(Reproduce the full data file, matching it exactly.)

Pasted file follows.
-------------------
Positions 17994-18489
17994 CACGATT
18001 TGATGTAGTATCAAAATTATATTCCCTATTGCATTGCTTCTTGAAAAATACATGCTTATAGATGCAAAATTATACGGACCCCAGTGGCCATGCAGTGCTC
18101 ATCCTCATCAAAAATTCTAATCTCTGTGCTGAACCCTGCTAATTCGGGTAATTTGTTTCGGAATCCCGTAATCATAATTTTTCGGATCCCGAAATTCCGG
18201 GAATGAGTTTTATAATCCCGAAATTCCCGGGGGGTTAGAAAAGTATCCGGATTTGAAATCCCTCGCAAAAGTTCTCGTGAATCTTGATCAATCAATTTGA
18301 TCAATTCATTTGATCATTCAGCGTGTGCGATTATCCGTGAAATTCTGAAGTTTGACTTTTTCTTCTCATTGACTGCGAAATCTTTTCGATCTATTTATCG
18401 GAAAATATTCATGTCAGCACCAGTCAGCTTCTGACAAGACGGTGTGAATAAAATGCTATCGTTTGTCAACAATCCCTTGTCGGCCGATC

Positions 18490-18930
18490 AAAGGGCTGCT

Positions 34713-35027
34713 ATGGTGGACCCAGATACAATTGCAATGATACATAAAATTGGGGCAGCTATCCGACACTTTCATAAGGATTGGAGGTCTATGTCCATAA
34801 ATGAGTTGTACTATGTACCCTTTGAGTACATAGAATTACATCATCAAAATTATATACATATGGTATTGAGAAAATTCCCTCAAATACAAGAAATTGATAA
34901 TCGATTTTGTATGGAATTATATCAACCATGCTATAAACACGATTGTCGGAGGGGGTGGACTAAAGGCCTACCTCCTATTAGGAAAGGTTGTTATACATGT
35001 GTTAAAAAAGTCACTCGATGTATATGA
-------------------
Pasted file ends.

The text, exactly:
Positions 17994-18489
17994 CACGATT
18001 TGATGTAGTATCAAAATTATATTCCCTATTGCATTGCTTCTTGAAAAATACATGCTTATAGATGCAAAATTATACGGACCCCAGTGGCCATGCAGTGCTC
18101 ATCCTCATCAAAAATTCTAATCTCTGTGCTGAACCCTGCTAATTCGGGTAATTTGTTTCGGAATCCCGTAATCATAATTTTTCGGATCCCGAAATTCCGG
18201 GAATGAGTTTTATAATCCCGAAATTCCCGGGGGGTTAGAAAAGTATCCGGATTTGAAATCCCTCGCAAAAGTTCTCGTGAATCTTGATCAATCAATTTGA
18301 TCAATTCATTTGATCATTCAGCGTGTGCGATTATCCGTGAAATTCTGAAGTTTGACTTTTTCTTCTCATTGACTGCGAAATCTTTTCGATCTATTTATCG
18401 GAAAATATTCATGTCAGCACCAGTCAGCTTCTGACAAGACGGTGTGAATAAAATGCTATCGTTTGTCAACAATCCCTTGTCGGCCGATC

Positions 18490-18930
18490 AAAGGGCTGCT

Positions 34713-35027
34713 ATGGTGGACCCAGATACAATTGCAATGATACATAAAATTGGGGCAGCTATCCGACACTTTCATAAGGATTGGAGGTCTATGTCCATAA
34801 ATGAGTTGTACTATGTACCCTTTGAGTACATAGAATTACATCATCAAAATTATATACATATGGTATTGAGAAAATTCCCTCAAATACAAGAAATTGATAA
34901 TCGATTTTGTATGGAATTATATCAACCATGCTATAAACACGATTGTCGGAGGGGGTGGACTAAAGGCCTACCTCCTATTAGGAAAGGTTGTTATACATGT
35001 GTTAAAAAAGTCACTCGATGTATATGA